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Colorado winters on the Front Range can be tough on your landscape. Dry air, combined with very low precipitation levels in January and February, can dehydrate dormant plants. Unfortunately, it may be months before you can tell your plants have been damaged—they may appear normal as they resume growth in the spring, but die unexpectedly in the summer.

In general, you’ll need to water your landscape during extended dry periods without snow cover. It’s best to do your watering when the air temperature is comfortably above freezing and the soil is thawed. A slow trickle around the warmest part of the day will help make sure the water has plenty of time to soaks in and doesn’t run off, especially when you have hard or compact soil.

But how much water is enough? Check out these tips for winter watering trees and shrubs.

Here’s a handy guide that provides some general rules of thumb. Decrease these recommended amounts based on recent precipitation.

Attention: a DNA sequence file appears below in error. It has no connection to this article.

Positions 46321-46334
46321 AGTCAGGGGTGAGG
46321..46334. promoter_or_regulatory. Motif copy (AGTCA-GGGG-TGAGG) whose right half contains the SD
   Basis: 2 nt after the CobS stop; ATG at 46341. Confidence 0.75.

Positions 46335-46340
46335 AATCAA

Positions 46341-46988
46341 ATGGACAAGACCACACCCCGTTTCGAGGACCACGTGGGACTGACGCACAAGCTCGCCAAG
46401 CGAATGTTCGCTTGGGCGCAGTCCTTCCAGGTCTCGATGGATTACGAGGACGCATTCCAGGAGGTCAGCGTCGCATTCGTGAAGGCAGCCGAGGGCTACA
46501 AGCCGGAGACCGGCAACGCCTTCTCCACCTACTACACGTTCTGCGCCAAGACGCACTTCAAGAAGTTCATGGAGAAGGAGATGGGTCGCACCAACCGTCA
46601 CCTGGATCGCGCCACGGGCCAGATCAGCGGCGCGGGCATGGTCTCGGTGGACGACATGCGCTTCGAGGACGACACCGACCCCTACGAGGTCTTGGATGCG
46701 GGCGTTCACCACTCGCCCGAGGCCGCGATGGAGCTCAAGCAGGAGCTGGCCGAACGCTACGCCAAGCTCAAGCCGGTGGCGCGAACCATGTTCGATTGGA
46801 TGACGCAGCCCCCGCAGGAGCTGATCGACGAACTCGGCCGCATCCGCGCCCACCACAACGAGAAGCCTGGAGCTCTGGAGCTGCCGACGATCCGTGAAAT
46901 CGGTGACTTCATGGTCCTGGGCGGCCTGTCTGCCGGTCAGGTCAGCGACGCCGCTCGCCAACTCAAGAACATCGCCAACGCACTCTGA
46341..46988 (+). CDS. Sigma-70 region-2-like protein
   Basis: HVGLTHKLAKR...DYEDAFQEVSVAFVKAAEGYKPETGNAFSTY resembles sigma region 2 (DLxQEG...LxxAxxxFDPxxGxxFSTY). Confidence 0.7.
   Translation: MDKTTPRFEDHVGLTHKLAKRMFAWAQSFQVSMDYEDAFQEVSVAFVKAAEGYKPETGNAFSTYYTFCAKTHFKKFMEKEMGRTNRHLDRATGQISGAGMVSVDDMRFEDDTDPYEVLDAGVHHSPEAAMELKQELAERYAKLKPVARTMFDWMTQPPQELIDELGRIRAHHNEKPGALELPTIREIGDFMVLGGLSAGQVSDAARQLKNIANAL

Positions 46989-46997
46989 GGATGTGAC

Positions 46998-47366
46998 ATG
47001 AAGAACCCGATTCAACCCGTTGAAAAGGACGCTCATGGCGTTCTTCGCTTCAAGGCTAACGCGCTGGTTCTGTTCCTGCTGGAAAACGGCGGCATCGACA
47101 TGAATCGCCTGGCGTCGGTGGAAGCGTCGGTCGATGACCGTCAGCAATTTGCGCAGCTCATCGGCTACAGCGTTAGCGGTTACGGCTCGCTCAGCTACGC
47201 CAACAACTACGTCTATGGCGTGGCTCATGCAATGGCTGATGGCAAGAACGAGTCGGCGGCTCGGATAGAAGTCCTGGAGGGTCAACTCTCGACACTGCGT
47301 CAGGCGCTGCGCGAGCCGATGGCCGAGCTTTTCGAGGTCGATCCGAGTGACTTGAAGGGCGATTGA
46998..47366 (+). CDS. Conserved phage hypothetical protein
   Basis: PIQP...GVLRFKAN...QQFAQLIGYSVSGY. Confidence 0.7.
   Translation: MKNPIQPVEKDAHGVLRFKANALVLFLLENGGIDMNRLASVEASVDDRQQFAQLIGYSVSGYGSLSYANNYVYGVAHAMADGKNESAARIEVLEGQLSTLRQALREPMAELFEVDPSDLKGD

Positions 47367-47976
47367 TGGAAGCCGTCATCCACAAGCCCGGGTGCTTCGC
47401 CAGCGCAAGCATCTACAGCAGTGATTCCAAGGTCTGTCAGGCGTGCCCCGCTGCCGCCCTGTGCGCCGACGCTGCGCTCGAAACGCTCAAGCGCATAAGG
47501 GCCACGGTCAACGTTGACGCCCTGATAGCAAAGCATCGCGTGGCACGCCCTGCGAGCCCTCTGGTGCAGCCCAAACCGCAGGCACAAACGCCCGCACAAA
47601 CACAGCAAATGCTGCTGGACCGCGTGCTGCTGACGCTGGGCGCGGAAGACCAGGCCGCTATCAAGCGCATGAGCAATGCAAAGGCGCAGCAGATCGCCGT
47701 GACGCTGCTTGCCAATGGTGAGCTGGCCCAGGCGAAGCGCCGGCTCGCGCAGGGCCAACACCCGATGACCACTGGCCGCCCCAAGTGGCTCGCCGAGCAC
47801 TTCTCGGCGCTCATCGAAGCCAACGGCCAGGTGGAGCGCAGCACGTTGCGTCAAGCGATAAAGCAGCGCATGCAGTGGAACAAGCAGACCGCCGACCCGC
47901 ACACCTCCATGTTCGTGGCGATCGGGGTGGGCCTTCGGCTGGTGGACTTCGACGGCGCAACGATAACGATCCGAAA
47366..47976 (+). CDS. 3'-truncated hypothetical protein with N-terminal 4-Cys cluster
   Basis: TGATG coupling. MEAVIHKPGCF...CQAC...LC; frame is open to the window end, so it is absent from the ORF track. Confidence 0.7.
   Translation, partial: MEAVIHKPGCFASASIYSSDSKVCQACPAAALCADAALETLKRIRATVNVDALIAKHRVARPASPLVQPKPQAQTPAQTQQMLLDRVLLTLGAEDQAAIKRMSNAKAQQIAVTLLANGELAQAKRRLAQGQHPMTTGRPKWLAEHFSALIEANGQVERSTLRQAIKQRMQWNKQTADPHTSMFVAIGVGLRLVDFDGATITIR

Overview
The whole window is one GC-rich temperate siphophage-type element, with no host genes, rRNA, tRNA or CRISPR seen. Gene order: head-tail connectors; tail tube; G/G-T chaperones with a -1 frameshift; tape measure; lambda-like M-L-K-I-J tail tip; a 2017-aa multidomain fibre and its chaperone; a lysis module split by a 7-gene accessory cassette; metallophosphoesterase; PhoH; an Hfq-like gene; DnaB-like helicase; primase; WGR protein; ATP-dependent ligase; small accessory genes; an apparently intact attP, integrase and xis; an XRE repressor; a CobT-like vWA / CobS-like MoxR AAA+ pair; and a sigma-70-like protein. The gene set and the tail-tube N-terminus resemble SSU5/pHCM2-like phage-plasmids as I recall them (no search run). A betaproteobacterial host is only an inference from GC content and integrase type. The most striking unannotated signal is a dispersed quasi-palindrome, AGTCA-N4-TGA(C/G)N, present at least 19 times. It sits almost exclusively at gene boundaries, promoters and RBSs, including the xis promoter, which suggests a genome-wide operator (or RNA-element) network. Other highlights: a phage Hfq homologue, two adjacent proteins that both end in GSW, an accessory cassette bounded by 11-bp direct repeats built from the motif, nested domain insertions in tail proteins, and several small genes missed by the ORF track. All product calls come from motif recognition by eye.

Tree watering

If your tree was planted in the last few years, or if it has a shallow root system (in the top 8 inches of the soil)—like elm, maple, fir and spruce— winter watering is especially critical in preventing dehydration.

Before you pull out the hose or deep root fork, test the moisture of the soil about 4 to 8 inches deep. If the soil is dry to the touch, go ahead and water the tree. Experts commonly recommend about 10 to 20 gallons of water for each diameter inch of tree. If you have no idea how big the circumference of your tree trunk is, don’t worry. It’s easy to find out. Measure the trunk with a simple measuring tape about 4 feet from the base of the tree.

Shrub watering

In general, mulched shrubs retain moisture better and so are less likely to dehydrate in the winter. When watering recently planted shrubs (less than one year old), estimate about 5 gallons twice a month. For small, established shrubs (less than 3 feet), water needs are less: 5 gallons once a month. Large, established shrubs (more than 6 feet) need upward of 18 gallons every month.
Again, these are only rough guidelines and landscape owners should reduce recommended amounts based on recent precipitation and snow ground cover.

If you have questions about caring for your landscape in the harsh, dry Front Range winter, give the experts at Detailed Landscape a call. We’ll make sure your landscape survives and thrives year-round.